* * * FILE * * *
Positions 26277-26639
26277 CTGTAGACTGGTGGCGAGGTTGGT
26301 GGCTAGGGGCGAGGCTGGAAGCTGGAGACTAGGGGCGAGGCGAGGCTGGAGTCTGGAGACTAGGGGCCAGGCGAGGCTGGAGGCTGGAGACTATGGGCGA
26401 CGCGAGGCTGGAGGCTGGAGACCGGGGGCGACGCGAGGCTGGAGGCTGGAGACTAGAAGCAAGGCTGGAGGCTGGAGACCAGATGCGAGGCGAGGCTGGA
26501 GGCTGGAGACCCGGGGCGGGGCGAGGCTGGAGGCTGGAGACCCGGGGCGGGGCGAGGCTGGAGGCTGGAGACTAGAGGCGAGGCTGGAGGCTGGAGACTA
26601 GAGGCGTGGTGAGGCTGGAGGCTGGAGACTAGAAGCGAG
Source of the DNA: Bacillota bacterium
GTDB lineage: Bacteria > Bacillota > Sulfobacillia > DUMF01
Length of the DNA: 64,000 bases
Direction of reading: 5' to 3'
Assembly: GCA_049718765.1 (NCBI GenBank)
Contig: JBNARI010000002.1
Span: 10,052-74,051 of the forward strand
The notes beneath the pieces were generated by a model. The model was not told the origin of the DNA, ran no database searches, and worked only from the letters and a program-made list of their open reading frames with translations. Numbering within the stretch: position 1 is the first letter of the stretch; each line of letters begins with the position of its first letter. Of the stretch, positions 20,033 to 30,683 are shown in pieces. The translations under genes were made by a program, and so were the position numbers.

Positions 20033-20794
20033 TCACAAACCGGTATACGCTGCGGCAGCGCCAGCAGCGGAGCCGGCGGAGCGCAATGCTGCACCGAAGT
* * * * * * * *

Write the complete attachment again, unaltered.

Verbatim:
Positions 26277-26639
26277 CTGTAGACTGGTGGCGAGGTTGGT
26301 GGCTAGGGGCGAGGCTGGAAGCTGGAGACTAGGGGCGAGGCGAGGCTGGAGTCTGGAGACTAGGGGCCAGGCGAGGCTGGAGGCTGGAGACTATGGGCGA
26401 CGCGAGGCTGGAGGCTGGAGACCGGGGGCGACGCGAGGCTGGAGGCTGGAGACTAGAAGCAAGGCTGGAGGCTGGAGACCAGATGCGAGGCGAGGCTGGA
26501 GGCTGGAGACCCGGGGCGGGGCGAGGCTGGAGGCTGGAGACCCGGGGCGGGGCGAGGCTGGAGGCTGGAGACTAGAGGCGAGGCTGGAGGCTGGAGACTA
26601 GAGGCGTGGTGAGGCTGGAGGCTGGAGACTAGAAGCGAG
Source of the DNA: Bacillota bacterium
GTDB lineage: Bacteria > Bacillota > Sulfobacillia > DUMF01
Length of the DNA: 64,000 bases
Direction of reading: 5' to 3'
Assembly: GCA_049718765.1 (NCBI GenBank)
Contig: JBNARI010000002.1
Span: 10,052-74,051 of the forward strand
The notes beneath the pieces were generated by a model. The model was not told the origin of the DNA, ran no database searches, and worked only from the letters and a program-made list of their open reading frames with translations. Numbering within the stretch: position 1 is the first letter of the stretch; each line of letters begins with the position of its first letter. Of the stretch, positions 20,033 to 30,683 are shown in pieces. The translations under genes were made by a program, and so were the position numbers.

Positions 20033-20794
20033 TCACAAACCGGTATACGCTGCGGCAGCGCCAGCAGCGGAGCCGGCGGAGCGCAATGCTGCACCGAAGT